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Roy Bahl:

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Explanation of the level of local government police expenditures is generally drawn from the results of empirical analyses. However, the assumptions of the underlying statistical model are not realistic for the police function and as a consequence the regression results do not provide useful clues as to the reasons for either the rapid growth in police spending and employment or the wide variation in per capita expenditures among cities. This paper shows—within the context of a traditional consumer maximization model—how the socio-economic characteristics and fiscal capacities of a community determine the level of police expenditures through the effects of these characteristics on the level of police wages and employment. The model is developed by combining an existing body of public finance research with a growing body of labor economics research dealing with the state and local government sector, particularly with estimating the employment demand function and the determinants of the wage rate. Our results suggest that important explanatory variables have been excluded from earlier expenditure determinants studies and have led to serious problems in interpreting statistical results. Moreover, our estimation of a structural model facilitates interpretation of the contributions of supply and demand variables to public expenditure levels as well as enabling us to trace exogenous shocks through the model to their ultimate effects on employment, compensation and expenditure levels.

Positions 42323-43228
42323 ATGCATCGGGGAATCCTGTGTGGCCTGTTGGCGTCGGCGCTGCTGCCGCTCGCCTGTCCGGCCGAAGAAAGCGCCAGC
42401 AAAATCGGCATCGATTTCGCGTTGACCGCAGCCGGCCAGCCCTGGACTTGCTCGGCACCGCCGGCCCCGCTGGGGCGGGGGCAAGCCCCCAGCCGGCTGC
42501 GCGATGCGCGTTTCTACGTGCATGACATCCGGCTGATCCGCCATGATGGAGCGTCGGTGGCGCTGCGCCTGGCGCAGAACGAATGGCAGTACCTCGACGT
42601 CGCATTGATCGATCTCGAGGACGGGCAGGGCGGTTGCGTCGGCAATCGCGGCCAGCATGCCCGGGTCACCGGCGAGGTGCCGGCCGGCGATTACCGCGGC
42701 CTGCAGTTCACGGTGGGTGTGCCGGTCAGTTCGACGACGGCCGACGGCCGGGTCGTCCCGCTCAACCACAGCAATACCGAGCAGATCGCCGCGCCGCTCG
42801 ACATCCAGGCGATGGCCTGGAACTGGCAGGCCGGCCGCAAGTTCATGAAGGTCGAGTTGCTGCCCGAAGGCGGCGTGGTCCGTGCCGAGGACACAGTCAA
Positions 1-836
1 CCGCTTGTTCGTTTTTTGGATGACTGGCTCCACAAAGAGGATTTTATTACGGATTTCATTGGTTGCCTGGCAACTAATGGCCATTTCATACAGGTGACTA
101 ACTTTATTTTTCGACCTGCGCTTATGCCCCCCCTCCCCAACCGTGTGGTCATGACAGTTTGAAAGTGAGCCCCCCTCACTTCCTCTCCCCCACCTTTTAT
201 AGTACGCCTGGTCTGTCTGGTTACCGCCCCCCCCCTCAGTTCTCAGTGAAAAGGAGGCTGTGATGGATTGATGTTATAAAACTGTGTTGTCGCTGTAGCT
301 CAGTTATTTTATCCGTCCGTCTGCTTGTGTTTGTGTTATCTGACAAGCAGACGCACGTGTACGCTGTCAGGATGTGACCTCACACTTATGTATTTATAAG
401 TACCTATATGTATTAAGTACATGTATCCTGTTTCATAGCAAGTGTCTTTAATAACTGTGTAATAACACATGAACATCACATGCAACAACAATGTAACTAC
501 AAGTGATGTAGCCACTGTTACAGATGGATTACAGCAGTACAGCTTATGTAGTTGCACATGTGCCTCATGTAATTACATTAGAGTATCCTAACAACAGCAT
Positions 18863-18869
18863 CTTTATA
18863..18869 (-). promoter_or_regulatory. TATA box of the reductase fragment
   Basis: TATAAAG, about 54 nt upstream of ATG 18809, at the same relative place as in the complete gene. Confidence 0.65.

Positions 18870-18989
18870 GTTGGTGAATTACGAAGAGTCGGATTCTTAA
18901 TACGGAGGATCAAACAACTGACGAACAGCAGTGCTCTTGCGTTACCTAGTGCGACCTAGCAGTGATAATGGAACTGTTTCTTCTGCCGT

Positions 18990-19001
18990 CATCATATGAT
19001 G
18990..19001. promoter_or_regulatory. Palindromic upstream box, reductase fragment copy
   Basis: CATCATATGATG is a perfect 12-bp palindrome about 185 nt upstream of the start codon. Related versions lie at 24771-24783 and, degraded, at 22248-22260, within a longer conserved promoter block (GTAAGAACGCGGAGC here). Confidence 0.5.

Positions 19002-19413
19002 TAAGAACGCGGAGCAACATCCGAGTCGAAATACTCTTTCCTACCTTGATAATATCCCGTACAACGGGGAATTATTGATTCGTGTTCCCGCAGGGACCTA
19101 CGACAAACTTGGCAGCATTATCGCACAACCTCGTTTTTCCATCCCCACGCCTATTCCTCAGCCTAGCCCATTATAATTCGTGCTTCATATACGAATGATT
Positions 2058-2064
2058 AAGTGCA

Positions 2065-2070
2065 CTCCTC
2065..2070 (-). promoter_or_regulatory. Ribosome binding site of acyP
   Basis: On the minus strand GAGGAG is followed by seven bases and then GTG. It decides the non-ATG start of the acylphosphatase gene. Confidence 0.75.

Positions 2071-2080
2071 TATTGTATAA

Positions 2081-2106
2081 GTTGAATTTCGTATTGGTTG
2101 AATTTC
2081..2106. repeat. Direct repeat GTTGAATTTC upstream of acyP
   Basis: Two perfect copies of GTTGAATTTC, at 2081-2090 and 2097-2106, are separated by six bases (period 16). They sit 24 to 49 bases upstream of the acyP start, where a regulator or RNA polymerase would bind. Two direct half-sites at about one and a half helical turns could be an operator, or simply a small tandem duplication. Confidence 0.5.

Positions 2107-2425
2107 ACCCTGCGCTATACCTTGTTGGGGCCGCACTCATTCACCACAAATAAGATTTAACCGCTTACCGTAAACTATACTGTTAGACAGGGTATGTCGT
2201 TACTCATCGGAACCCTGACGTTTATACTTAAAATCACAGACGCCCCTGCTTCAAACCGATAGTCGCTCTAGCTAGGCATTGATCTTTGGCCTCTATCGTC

Originally published in Bahl, Roy W., Richard D. Gustely, and Michael J. Wasylenko. “The Determinants of Local Government Police Expenditures: A Public Employment Approach.” National Tax Journal 31, No. 1 (1978): 67–79.

Posted with the permission of the National Tax Association.

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